Can you believe we are already at the start of tax season? Most of us have been busy preparing W-2’s, 1099’s and other year end documents so our clients can meet deadlines. Personally, I am now working clearing my desk, so as clients come in for their appointments, they aren’t scared to leave papers in my office. Isn’t it amazing how cluttered our desk becomes with sticky notes, phone messages and the occasional IRS letter the client leaves for us?
Today I want to encourage you to get up, walk to the other side of your desk or conference table and look at where you sit and work from your client’s point of view. What do you see? Do you see a well-organized office with a clear desk and neatly organized personal items or do you see a jumbled mess of folders, messages, sticky notes and the remnants of the last snack/meal you consumed at your desk? We are professionals, and as such, we should present an organized professional looking office and workspace. I am not perfect at this, and if you ask my wife, she will tell you I am horrible at it. I am continuing to improve the view from my client’s side of the desk.
While we are discussing your work habits, let me encourage you to rethink how you schedule your days. If you are reading this, you are most likely the boss or at least have some discretion on how you schedule your workday. Please remember that tax season lasts a few long months, but your family and friends are in your life for the long haul. With that in mind, please open your calendar and mark out one night each week that you will not take late appointments or work late. For me, that is Tuesday, so if you call my office on Tuesdays during tax season after 6:30 p.m., I am not answering. I will be out of the office spending time with Luann remembering there is more to life than work.
I also want to encourage you to take 15 minutes each day and go for a walk outside of your office, or a little longer and head to the gym to get some exercise. It is easy for all of us to forget exercise and stay at our desks all day, but that is not healthy and we need to make our health a priority, especially during our busy season. I live in Iowa, where our high temperature for the last week has been hovering around 3 degrees, yes 3 degrees. Do you have any idea what that feels like? If not, trust me, it is cold. When it does warm up, it snows. Good think I like cold and snow or I would be miserable. While we are thinking of regular exercise, I want to remind you to eat healthy and to get away from your desk to eat. This is good for your mental health as well as your physical health. Your health and success matters to us at NSA, as we want to make sure we fulfill our mission which is “Helping our members achieve success in the profession of accounting and taxation.” Please strive to make healthy decisions and find time for yourself during this busy time.
Another way I want to encourage you is to pay attention to your firm’s cyber health during this busy season. NSA has been communicating with you about cybersecurity through emails, Main Street Practitioner blog, and social media. We want to keep you aware of what you can do to keep your business and clients safer, not just during tax season, but all year. You can read NSA’s suggestions for enhancing your cybersecurity here: https://www.nsacct.org/publications/msp-blog. The theme is “12 Days of Cybersecurity,” and I encourage you to read the posts if you haven’t already.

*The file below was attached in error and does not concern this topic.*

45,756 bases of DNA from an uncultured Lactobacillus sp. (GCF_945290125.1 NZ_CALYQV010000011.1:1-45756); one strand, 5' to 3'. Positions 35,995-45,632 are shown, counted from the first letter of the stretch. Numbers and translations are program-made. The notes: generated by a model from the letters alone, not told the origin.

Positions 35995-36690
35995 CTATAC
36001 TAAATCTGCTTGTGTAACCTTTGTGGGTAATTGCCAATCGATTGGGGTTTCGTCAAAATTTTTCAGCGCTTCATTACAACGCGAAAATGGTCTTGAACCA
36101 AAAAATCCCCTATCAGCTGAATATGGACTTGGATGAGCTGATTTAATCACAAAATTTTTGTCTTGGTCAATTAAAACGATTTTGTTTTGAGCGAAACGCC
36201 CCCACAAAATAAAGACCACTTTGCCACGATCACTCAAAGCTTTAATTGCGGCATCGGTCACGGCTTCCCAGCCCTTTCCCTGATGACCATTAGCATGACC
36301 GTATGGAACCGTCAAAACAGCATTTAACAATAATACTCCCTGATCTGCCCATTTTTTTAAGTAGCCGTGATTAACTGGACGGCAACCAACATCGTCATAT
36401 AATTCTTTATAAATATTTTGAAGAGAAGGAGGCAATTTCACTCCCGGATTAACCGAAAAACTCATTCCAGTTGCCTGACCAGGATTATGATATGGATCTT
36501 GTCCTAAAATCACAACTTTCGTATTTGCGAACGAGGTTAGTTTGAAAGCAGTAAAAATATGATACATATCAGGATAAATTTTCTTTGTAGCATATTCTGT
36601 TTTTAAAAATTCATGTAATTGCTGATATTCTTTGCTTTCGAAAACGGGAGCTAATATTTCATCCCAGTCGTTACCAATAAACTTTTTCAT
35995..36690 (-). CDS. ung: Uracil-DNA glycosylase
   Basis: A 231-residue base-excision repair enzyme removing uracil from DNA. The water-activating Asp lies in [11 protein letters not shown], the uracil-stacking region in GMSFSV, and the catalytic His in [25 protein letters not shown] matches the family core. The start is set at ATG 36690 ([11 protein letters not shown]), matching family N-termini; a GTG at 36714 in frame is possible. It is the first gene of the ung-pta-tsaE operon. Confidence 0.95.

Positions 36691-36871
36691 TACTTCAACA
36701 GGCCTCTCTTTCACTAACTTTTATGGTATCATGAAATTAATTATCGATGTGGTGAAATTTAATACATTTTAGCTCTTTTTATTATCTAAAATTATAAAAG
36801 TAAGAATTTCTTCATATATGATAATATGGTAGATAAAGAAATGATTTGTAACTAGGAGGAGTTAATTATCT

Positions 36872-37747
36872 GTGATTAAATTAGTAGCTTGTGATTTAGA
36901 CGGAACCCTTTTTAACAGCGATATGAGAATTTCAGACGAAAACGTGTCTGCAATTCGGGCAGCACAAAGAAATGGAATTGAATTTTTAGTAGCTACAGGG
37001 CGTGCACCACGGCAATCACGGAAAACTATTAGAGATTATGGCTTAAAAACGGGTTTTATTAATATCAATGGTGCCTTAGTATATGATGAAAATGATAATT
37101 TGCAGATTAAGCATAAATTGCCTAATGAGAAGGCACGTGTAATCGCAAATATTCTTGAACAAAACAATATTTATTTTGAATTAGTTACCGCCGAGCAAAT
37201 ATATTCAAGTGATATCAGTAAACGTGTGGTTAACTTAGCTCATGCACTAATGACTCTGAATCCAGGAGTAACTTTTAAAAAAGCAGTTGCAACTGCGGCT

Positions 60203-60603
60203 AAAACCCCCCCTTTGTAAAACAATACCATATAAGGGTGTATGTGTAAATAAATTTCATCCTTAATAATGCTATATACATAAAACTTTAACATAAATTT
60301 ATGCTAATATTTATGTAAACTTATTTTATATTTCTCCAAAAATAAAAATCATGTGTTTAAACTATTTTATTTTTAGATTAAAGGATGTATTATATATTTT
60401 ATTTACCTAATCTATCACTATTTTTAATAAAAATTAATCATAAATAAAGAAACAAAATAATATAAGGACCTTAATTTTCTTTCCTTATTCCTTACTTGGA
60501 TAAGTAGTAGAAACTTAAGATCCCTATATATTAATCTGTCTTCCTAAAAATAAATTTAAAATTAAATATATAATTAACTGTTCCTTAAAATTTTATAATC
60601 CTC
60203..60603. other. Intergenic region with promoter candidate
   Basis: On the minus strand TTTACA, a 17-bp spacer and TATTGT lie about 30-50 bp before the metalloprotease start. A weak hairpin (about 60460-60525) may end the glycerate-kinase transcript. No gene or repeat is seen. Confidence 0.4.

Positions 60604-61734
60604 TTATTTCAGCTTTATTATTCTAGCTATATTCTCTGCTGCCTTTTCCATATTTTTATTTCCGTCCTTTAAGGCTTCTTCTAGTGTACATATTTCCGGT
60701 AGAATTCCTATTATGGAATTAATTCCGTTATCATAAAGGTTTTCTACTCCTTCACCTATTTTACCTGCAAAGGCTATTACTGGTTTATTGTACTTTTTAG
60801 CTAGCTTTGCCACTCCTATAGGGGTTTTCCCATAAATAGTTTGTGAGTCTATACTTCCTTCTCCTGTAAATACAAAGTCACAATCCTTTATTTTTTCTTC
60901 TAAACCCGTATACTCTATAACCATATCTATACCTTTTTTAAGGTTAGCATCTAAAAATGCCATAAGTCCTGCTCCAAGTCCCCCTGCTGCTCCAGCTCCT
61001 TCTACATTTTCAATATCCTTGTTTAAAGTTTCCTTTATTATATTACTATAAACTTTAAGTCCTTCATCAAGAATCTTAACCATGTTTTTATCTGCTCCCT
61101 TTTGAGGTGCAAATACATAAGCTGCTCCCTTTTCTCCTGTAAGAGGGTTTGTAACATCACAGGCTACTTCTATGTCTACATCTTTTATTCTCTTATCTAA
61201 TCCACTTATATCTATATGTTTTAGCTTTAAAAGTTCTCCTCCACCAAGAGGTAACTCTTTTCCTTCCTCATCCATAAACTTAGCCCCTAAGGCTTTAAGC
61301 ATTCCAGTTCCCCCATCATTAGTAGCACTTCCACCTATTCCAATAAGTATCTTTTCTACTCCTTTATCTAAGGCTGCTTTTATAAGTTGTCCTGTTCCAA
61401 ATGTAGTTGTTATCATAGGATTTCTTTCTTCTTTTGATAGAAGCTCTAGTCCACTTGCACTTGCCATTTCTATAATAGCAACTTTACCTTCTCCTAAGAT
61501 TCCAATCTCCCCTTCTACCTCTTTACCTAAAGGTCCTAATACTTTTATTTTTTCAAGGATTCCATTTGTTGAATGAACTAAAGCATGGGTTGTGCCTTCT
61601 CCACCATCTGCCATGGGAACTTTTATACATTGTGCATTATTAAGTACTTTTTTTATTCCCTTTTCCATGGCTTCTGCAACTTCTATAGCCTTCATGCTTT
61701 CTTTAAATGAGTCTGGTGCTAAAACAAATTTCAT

NSA’s cybersecurity tips apply to everyone, not just tax practitioners and accountants. Share them with your friends and family on social media. It is a simple thing that can have a big impact on how they guard their data from cybercrime.
Finally, if you have stayed with me this far, I want to share with you my favorite New Year’s resolution for my business. I have resolved to not do any additional work or service for clients who don’t pay me. I know, that seems harsh as we all have those clients who are experiencing a rough cash flow but are good people. Stop and ask yourself a simple question. Would I loan/give this person $XXX, and if not, why do I continue to do so with my valuable time. I have said goodbye to a few clients that I have worked I mean volunteered for over the last year. I am no longer willing to take on continued liability and expense to help someone who is unwilling to make any effort to pay for my services. Thankfully, this has only been a problem with a very few clients, but the health of my bottom-line matters to me. If you have not cleansed your client lists lately here are a few questions I use to review whether or not to continue an engagement:
- Do I like this client on a personal level or do they annoy me?
- Do they respect me? My staff? My office? My skills?
- Do they treat others like I want to be treated?
- Do they pay timely and willingly?
- Do they listen to my advice?
While this is not an exclusive list, I do start with these questions. If they fail three or more of these questions, I typically help them find a new service provider.
I hope you find this article useful and challenging and that following some, or all, of the advice helps you succeed. Remember our mission at NSA is “Helping our members achieve success in the profession of accounting and taxation.”
Happy Tax Season,